Cloud services come with their own security challenges for enterprises that use them. Under the Shared Responsibility Model, a cloud service provider (CSP) is charged only with securing the infrastructure that makes cloud services possible. It does not engage in security configuration/monitoring of the operating system or applications. Instead, customers are responsible for security “in” the cloud, or the implementation of security controls to defend their data against digital threats.
Given organizations’ ongoing migration to the cloud, here are six common cloud security threats that enterprises should know about as well as tips on how they can defend against them.
Brute Force Attacks
Bad actors know that organizations’ cloud environments are oftentimes similar in nature to their on-premises environments. These individuals might therefore leverage the open Internet to conduct brute force attacks against corporate cloud-based resources. To prevent brute force attacks, organizations should disable access points to their cloud environment from the open web, such as port 22 and port 3389. Businesses should also activate network flow logs and implement best security practices. These recommended measures include the implementation of a firewall, the installation of anti-virus and other threat monitoring products, and the regular performance of vulnerability scans.
Sometimes, enterprises hard-code API keys, access keys, and other important credentials into their public source code or documentation. That’s a bad idea. Why? Attackers could find a way to expose those details. Organizations should treat all cloud-related credentials as securely as possible by never allowing them to move outside the organization, by changing them once every three months, and by enabling multi-factor authentication (MFA) when applicable.
Organizations might store their passwords securely, but if they reuse those credentials across other web accounts, a third-party security incident such as the LinkedIn and Dropbox “mega-breaches” of 2016 could potentially expose their entire cloud infrastructure. To protect themselves against such external exposure, enterprises should use a unique password and ideally store it using a password manager.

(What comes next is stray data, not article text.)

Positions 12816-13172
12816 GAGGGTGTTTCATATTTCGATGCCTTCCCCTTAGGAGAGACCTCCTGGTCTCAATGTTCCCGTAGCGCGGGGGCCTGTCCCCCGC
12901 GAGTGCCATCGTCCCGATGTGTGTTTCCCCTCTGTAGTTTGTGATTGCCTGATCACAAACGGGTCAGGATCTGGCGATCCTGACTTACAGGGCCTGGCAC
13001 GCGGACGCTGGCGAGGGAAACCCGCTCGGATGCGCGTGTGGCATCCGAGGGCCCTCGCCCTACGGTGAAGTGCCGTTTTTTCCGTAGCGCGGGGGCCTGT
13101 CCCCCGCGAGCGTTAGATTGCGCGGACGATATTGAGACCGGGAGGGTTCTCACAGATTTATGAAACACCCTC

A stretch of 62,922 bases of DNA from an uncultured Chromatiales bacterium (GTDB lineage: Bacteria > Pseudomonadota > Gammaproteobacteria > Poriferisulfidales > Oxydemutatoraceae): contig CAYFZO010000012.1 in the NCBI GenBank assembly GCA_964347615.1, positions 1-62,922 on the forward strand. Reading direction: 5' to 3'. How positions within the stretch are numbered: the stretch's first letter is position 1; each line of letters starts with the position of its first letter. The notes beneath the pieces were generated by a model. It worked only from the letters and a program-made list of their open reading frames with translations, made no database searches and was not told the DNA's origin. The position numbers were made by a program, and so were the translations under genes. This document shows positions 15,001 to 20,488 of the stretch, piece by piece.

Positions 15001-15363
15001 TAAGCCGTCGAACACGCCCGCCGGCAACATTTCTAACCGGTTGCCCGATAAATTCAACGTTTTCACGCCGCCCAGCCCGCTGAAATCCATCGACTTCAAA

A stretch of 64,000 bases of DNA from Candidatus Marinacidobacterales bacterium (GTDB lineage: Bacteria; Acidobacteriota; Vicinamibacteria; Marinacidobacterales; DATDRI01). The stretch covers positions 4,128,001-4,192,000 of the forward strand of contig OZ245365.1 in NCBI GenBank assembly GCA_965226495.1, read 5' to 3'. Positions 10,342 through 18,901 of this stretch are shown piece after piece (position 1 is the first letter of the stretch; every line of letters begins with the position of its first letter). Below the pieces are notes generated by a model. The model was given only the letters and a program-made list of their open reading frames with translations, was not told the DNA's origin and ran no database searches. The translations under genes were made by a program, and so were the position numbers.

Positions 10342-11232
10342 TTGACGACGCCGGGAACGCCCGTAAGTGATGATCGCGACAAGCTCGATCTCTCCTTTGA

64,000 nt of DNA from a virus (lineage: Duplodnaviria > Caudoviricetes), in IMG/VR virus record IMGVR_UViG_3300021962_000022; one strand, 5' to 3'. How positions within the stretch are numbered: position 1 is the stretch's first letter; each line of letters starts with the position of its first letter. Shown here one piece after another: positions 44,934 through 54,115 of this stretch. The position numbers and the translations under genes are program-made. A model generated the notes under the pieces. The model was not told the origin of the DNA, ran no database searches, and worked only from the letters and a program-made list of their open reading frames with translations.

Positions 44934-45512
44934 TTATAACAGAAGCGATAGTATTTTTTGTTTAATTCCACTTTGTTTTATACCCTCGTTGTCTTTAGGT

As we all know, not all employees and/or contractors have a company’s best interests at heart. They might want to gain access to sensitive information so that they can sell it to a competitor or leverage it for a ransom payment. Fortunately, organizations can combat insider threats via logging and monitoring solutions. Specifically, they should invest in tools that send out alerts if, for example, someone attempts to escalate privileges with an unauthorized API call or an identity and access management (IAM) policy modification.
Phishing emails pose just as much of a threat to cloud environments as they do to on-premises infrastructure. Enterprises can best defend against these attack messages by enabling MFA on all accounts that offer the feature. They should also make a point of conducting ongoing phishing simulations with their employees so that they can help spot and block a phishing threat.
Irrespective of the security controls they choose to implement, organizations can’t successfully block every type of digital threat. Indeed, it’s likely they will face a security incident at some point, which is why they should have a plan in place for if and when they do. Their response and recovery framework should include, for instance, solutions that can help protect against distributed denial-of-service (DDoS) attacks as well as a robust data backup strategy that can minimize data loss and downtime in the event of a ransomware infection.
The above-mentioned security threats threaten every organization’s cloud infrastructure. Even so, there are lots of other threats out there. Just as there are means to defend against them.
For more information on some of the most common cloud security threats and how Tripwire’s solutions can help protect your cloud-based infrastructure, click here.